However, James wouldn’t have had to write off Los Angeles completely. Although the Lakers may not be his best option this year, that could change next season. Leonard would be a free agent, able to sign with LA on his own terms. Kemba Walker will also be a free agent in 2019, and would be a good complimentary piece to James.
But next summer is still a year away. What would James have done in the meantime? He could have signed a one-year deal with the 76ers, but it’s unlikely that Philadelphia would be comfortable trading away their assets to compete with James if they had no assurance that he would be with the team long-term.
That left a return to Cleveland on the table as a good option for James. He took the team to the Finals last year, and would expect to be playing in June for the ninth year in a row. The Cavaliers don’t have many tradeable assets, but Collin Sexton, Cedi Osman, Ante Zizic, and the contracts of George Hill and J.R. Smith should be able to get Cleveland at least one solid player in return.
Walker has been a target of the Cavs’ for a while, and could be traded for if the Cavaliers are fully invested in making one final run. Walker alone would not be enough to convince James to stay in Cleveland past the 2018-2019 season, but perhaps the Cavaliers could pull off a shocker.
Would it be nice to contend for one more season? Absolutely. Is it in the best interest of the team? That’s arguable.
Devoid of young talent and assets for the first three years of James’ second stint with the team, the Cavs finally acquired some over the past year. Cedi Osman came over from Turkey, Ante Zizic and Rodney Hood were acquired through trade, and Collin Sexton was selected eighth overall in this past draft.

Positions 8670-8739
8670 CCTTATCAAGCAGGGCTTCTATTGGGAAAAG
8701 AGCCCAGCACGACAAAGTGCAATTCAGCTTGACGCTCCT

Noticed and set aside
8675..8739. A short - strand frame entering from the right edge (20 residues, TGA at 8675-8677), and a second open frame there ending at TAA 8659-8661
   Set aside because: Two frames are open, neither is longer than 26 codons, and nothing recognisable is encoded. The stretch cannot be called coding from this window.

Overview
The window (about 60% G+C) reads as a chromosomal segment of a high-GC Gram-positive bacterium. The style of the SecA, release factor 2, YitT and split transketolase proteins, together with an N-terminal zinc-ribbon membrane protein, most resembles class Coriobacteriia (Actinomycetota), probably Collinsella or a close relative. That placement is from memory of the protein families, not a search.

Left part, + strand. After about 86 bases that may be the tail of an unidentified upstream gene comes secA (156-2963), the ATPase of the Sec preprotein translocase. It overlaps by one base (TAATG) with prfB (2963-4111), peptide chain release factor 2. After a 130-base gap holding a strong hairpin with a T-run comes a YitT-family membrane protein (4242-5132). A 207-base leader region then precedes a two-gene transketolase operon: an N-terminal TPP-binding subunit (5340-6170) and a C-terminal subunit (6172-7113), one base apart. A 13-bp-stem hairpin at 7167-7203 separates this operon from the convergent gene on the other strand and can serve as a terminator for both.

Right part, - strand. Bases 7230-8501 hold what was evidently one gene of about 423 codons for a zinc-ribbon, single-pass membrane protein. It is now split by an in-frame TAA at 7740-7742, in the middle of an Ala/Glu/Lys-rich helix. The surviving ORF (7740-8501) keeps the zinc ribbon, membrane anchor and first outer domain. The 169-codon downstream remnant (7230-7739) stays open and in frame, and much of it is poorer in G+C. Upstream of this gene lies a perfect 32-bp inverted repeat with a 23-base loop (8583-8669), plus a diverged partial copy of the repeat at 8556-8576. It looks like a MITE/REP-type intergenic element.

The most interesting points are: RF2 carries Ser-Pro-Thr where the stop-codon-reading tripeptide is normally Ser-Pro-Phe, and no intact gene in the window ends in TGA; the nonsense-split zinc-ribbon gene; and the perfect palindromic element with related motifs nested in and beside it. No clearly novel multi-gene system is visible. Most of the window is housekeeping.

Osman, Sexton, Zizic, and possibly Hood would need to be dealt in order for the Cavaliers to obtain more players that can help improve their chances against Golden State.
Barring unforeseen circumstances, it’s incredibly unlikely that Cleveland would have been able to add enough talent to beat the Warriors, and no matter what they did, James could very well have left after the season. That would leave the Cavs with a bunch of average-to-decent players, who are aging and on ridiculous contracts. It’s likely that Cleveland would be a lottery team without James.
This is exactly what will happen now, but in this hypothetical scenario, the Cavs don’t have Osman, Sexton, or Zizic. If Cleveland’s future looks bleak now, this outlook would be disastrous.
If James indicated that he was interested in re-signing with the Cavaliers for next season, a clash between philosophies would have taken place. Would the Cavs have geared up for one final playoff run with James, or prepare d for life without him? We will never know. Now, as the dust settle, Cleveland enters a new era of basketball, one that doesn’t include James.